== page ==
Three out of ten Zeppelins.


7 Responses to Space 1889 & Beyond: Double Review

  1. Pingback:Space 1889 & Beyond: Double Review | The Traveler's Steampunk Blog | Edwardian Steampunk Culture | Scoop.it

  2. I have read the first book, A journey to Luna and currently I am halfway trough the second one.
    I can only say that I wholeheartedly agree with your comment.
    The Russians in the first book don’t get that much ink, but they seem pretty stereotype. I’m not entirely sure ‚Tovarich‘ is a word that was commonly used in imperial Russia, but on the whole I feel like they are portrayed as soldiers doing their job. And doing it pretty good until the Brits arrive.

    The portrayal of the Germans in the second book is also something that bothered me from the moment they entered the page. And I’m no German. I can only hope that some nuance will be placed in future villains, but not to much, once in a while a well done cliché can be a fun read.

    Both books are good entertainment and I’m looking forward to the next instalment.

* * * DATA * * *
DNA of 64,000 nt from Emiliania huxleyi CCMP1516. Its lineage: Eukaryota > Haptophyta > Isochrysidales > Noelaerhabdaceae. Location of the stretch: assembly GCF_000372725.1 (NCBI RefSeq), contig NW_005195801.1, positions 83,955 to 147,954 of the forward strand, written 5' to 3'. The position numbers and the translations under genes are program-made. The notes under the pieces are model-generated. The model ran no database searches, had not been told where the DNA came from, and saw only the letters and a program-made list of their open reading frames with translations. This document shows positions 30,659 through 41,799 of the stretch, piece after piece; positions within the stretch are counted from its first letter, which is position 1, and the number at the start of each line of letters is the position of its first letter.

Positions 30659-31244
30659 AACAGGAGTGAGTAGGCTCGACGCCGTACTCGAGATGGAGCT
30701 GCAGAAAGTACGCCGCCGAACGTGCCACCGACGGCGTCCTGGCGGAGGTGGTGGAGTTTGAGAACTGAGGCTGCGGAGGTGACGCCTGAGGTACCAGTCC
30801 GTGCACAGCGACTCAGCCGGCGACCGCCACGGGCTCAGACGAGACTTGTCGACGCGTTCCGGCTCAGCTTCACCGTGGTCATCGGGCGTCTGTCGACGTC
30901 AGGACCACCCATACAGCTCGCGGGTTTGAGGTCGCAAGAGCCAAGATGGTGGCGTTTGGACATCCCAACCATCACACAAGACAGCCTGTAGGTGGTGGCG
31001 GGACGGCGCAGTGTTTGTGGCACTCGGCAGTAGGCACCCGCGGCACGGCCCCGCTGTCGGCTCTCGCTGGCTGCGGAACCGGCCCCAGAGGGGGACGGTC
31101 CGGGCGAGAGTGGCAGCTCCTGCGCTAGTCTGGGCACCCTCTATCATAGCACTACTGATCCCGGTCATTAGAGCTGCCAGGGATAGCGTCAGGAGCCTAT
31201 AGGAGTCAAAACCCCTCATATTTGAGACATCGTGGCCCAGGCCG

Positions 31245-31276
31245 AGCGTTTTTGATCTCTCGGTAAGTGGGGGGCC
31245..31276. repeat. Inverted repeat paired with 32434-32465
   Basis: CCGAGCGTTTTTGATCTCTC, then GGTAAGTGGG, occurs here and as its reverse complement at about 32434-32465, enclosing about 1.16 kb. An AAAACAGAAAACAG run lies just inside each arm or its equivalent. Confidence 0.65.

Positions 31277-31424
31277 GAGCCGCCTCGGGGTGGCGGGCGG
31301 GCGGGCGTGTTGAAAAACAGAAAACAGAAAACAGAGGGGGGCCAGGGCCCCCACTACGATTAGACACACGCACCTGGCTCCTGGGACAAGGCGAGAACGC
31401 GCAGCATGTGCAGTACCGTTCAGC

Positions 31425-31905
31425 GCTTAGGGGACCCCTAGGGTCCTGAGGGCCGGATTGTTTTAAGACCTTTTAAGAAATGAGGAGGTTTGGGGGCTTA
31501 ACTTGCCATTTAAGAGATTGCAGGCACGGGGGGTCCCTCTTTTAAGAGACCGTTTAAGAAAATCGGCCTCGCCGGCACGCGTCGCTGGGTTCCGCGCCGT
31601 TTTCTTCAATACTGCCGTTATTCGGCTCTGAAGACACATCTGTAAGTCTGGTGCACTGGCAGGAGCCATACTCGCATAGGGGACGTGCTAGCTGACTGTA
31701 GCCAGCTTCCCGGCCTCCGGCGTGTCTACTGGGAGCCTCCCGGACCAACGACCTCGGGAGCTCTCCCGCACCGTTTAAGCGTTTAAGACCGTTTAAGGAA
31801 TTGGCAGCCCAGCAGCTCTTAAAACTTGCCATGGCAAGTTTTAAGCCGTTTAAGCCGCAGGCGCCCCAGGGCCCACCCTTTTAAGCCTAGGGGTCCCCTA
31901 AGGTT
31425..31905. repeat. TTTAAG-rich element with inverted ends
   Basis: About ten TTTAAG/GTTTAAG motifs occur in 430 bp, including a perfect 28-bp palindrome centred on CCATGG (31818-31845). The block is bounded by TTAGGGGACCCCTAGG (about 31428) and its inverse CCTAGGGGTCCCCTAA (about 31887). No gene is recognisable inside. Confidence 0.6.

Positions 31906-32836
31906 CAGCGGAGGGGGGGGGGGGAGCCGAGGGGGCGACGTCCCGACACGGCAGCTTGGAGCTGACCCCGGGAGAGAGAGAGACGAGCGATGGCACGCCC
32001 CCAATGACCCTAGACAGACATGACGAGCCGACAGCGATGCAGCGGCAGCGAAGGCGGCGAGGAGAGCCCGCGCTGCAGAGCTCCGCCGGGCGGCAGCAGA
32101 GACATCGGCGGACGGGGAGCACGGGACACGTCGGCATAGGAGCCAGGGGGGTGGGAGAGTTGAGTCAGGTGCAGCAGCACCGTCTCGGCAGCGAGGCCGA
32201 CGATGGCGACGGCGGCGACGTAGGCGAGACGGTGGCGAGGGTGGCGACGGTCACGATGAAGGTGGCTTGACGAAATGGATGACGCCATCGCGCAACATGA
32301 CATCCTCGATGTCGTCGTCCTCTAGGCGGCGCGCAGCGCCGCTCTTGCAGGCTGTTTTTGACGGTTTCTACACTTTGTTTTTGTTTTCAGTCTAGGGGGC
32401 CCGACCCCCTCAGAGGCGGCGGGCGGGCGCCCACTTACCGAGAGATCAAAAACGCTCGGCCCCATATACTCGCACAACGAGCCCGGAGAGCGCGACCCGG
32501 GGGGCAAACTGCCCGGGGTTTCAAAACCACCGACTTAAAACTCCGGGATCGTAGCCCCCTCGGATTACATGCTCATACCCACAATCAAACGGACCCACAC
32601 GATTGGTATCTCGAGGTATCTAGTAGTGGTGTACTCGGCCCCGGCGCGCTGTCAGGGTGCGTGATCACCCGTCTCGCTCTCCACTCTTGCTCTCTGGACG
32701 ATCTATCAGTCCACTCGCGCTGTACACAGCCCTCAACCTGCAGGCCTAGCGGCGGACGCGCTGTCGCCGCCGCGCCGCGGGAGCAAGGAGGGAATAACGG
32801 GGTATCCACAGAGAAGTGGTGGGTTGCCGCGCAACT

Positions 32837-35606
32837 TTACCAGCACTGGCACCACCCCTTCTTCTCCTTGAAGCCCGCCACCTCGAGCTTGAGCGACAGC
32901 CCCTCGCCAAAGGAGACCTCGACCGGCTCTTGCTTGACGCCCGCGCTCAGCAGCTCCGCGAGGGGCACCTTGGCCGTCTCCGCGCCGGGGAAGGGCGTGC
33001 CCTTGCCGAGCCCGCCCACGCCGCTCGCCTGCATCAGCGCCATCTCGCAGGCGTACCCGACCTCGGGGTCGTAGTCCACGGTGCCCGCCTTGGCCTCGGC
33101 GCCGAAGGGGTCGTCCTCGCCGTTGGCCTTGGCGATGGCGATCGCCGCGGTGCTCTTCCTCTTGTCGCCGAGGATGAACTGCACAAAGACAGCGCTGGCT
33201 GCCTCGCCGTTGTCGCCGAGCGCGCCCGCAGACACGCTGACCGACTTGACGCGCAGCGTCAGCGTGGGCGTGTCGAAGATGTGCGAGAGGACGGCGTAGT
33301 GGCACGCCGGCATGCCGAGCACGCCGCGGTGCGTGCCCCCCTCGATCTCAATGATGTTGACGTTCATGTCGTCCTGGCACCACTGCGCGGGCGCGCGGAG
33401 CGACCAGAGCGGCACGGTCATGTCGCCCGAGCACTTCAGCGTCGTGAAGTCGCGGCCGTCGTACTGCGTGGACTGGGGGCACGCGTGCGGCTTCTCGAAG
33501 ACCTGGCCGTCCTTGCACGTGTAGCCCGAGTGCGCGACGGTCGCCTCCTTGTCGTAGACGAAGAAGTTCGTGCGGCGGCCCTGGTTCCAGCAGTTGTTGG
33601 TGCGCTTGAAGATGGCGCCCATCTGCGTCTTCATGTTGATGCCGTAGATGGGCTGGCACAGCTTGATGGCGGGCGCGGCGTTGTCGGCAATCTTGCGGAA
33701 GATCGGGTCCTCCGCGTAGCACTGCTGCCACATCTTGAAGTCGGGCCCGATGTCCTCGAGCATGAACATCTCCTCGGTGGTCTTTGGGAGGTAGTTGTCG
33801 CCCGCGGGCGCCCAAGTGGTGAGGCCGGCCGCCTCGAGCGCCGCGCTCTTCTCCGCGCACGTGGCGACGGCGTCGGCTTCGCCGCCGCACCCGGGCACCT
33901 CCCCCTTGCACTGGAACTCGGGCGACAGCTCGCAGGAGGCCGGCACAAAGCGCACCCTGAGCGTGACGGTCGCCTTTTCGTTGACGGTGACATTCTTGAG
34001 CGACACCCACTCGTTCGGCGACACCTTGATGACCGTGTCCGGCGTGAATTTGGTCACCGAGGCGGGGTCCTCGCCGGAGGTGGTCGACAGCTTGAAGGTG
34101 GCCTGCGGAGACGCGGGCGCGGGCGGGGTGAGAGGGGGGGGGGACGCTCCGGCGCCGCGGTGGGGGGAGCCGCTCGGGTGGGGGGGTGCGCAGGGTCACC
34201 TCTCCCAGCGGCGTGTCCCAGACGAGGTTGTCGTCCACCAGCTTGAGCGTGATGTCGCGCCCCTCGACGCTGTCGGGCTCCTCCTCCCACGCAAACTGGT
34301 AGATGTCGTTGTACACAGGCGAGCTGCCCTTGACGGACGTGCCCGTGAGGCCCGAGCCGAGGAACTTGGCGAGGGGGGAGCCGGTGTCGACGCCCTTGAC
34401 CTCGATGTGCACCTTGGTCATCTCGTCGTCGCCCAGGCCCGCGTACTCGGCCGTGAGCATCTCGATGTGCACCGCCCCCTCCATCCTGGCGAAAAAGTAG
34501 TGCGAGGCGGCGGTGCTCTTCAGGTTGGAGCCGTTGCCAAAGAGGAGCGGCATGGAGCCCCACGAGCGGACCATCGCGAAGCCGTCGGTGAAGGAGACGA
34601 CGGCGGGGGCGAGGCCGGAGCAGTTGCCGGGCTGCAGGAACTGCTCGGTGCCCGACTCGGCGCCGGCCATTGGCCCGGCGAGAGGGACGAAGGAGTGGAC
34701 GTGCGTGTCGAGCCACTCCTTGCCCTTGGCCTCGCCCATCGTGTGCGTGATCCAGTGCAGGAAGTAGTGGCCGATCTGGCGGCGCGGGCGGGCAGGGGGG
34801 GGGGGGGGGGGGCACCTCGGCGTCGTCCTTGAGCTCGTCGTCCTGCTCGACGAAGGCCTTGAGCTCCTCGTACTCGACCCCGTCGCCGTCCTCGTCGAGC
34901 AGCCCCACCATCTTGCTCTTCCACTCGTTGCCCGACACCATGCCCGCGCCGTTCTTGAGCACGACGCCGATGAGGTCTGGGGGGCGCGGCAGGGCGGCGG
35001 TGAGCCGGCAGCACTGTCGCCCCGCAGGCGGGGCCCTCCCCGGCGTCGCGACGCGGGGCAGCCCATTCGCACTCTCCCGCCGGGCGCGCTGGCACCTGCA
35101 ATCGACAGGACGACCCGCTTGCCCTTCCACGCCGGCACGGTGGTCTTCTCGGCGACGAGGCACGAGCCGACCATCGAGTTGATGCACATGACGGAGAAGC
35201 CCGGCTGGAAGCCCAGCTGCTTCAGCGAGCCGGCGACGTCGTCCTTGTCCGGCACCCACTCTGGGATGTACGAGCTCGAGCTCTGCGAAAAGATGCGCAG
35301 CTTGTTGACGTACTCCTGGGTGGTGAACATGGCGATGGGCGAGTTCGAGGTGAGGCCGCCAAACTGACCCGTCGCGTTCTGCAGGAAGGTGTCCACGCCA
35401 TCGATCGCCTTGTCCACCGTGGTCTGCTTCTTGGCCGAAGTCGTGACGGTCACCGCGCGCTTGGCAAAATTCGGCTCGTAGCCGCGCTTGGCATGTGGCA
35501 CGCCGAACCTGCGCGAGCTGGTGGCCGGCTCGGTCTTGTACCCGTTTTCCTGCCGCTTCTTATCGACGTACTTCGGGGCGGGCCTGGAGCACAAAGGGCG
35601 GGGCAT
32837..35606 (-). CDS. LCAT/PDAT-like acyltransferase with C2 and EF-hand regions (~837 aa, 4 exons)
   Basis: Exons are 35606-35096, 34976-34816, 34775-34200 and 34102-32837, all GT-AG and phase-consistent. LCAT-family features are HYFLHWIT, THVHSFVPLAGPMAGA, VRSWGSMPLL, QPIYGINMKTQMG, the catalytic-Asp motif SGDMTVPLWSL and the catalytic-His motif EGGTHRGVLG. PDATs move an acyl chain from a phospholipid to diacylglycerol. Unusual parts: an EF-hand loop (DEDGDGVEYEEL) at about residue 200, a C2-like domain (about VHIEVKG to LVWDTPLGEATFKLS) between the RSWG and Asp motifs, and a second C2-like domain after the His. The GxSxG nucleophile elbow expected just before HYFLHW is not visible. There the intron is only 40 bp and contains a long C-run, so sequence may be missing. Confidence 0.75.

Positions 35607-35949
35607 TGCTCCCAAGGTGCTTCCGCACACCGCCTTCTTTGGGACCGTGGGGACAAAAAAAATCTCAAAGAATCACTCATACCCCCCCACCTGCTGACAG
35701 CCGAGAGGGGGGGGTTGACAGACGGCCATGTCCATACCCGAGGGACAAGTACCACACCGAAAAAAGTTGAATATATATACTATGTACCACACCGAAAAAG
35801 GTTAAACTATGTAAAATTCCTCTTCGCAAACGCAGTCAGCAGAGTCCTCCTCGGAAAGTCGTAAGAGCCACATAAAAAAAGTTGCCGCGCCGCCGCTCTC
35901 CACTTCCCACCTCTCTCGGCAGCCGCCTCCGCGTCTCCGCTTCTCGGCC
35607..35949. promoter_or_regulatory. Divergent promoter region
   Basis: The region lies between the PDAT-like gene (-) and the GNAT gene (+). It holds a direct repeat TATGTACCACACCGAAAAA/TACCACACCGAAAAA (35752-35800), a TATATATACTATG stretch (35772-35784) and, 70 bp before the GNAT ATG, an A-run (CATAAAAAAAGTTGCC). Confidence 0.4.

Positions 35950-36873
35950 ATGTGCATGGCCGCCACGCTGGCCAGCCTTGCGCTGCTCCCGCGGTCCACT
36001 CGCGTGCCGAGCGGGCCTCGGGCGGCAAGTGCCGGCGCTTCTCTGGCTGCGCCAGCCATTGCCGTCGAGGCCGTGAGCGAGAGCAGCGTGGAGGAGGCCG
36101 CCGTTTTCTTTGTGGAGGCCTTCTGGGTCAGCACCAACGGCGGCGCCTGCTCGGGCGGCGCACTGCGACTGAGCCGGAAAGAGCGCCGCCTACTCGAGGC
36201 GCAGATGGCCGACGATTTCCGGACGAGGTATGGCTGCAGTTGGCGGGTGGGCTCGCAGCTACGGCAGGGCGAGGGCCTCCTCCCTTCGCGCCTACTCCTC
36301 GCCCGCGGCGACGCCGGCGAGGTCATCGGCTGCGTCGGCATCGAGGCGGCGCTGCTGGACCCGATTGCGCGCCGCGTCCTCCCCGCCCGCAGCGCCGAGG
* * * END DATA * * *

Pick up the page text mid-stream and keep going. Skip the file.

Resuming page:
Sincerely and so fort,

    RGMS

    • Hey RGMS,

      thanks for mentioning the use of „Tovarich“, I forgot to put it in the review, you are right. It was definitely not a term used commonly in czarist Russia.

      I like clichés if they are used well. I found the Indiana Jones Nazis and Hans Lada in Inglourious Basterds highly entertaining. Same old trope, but nicely done. Also, Lada had a bit more depth to him. Oberst Kurt does not, he is simply the brute in this image(click it). And I find this offensive.

      Have a good one!

  3. Glad you both liked it. In regards ‚tovarich‘, I will simply say that this series is set in an alternative past, so what’s to say this term was not coined earlier than in our history? Certainly my Russian friend, who provided the translations, had no problem with such.

    But, guys, you’ve made no comments about the fun has on Luna itself! Giant ants, crazed scientists, secrets beneath the surface… 😉

  4. Yeah, there’s a fine line between spoilers and reviewing the rest of the story. Not to worry, you’ll get a chance to revisit Luna and the madness there at the end of series one. Lots of new spins coming. 🙂